They were no longer required to behave like adults and ‘old-fashioned’ families were thought of as ‘strict’. After all, many people died to give them the freedom to ‘express themselves’. Parents lost the plot with regard to how far they should let their children go, as the ‘teenager’ became an embedded stage in our life passage. Not a child. Not an adult. Expected to be responsible but allowed to be carefree.

Parenting became more and more permissive, spurred on my experts like Dr Benjamin Spock, who, I believe at the end of his life, apologised to entire generations of neurotic adults for encouraging this form of parenting, which sets little or no boundaries, has few consequences for breaking boundaries of bad behaviour, and as a result, deprived young people of the opportunity to ‘individuate’, or become an independent person, able to care for themselves in an adult manner and be emotionally well-adjusted.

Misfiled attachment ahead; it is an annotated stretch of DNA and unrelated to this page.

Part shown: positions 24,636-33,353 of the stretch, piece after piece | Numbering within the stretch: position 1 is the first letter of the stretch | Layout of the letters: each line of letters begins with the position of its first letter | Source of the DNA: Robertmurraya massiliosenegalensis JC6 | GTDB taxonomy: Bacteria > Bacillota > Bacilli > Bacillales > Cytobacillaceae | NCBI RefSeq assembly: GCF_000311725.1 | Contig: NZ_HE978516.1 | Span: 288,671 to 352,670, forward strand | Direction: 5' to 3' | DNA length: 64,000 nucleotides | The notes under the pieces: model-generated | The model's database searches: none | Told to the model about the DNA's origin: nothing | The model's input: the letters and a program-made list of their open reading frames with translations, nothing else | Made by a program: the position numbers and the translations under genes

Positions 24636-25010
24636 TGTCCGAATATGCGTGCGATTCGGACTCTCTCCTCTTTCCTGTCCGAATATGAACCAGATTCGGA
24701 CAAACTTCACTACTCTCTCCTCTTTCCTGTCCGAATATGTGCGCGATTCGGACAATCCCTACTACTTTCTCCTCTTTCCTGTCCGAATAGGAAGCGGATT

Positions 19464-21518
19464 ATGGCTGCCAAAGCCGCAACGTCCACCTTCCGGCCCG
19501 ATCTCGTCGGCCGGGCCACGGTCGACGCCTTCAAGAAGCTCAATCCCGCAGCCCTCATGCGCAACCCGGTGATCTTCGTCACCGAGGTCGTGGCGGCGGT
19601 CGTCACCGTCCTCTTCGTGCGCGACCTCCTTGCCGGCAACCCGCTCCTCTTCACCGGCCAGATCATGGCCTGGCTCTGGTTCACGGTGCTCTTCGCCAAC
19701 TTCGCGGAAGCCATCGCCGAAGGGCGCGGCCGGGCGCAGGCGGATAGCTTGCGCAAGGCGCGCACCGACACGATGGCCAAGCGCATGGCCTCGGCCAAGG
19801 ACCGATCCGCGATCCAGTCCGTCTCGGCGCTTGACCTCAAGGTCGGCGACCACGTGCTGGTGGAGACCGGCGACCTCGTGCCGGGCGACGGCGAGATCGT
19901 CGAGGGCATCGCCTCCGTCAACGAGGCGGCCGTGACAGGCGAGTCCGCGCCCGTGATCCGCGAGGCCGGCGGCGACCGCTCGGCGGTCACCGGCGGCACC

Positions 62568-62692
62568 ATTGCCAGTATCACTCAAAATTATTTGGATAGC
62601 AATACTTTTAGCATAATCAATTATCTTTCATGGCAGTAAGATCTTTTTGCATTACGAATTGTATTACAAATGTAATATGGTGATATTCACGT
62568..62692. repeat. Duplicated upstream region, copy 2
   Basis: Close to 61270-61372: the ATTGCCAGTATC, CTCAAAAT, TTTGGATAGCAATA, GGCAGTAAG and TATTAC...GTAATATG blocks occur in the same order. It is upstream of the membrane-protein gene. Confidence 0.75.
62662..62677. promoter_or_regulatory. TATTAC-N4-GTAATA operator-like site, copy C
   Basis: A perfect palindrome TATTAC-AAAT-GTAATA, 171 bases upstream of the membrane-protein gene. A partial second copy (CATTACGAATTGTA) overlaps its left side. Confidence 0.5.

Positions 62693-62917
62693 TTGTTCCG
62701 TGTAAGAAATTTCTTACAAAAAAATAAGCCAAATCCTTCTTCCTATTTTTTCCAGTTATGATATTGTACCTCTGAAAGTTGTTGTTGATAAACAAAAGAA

Individuation has always been there, a pushing aside by young people of the behaviours, attitudes and values of their parents. But what once was a healthy period of questioning beliefs and values in order to develop your own, has become, for many parents and teenagers – a battleground of rebellion and risk taking behaviour by youth and constant bagging and stressed-out nagging on the part of parents trying to get their teenagers to do what they want them to do.

The result is that no one gets to enjoy this exciting and creative time in family life.

How teenagers can enjoy their parents is for another time, but there are ways that parents can enjoy their teenagers and it’s never too late to start!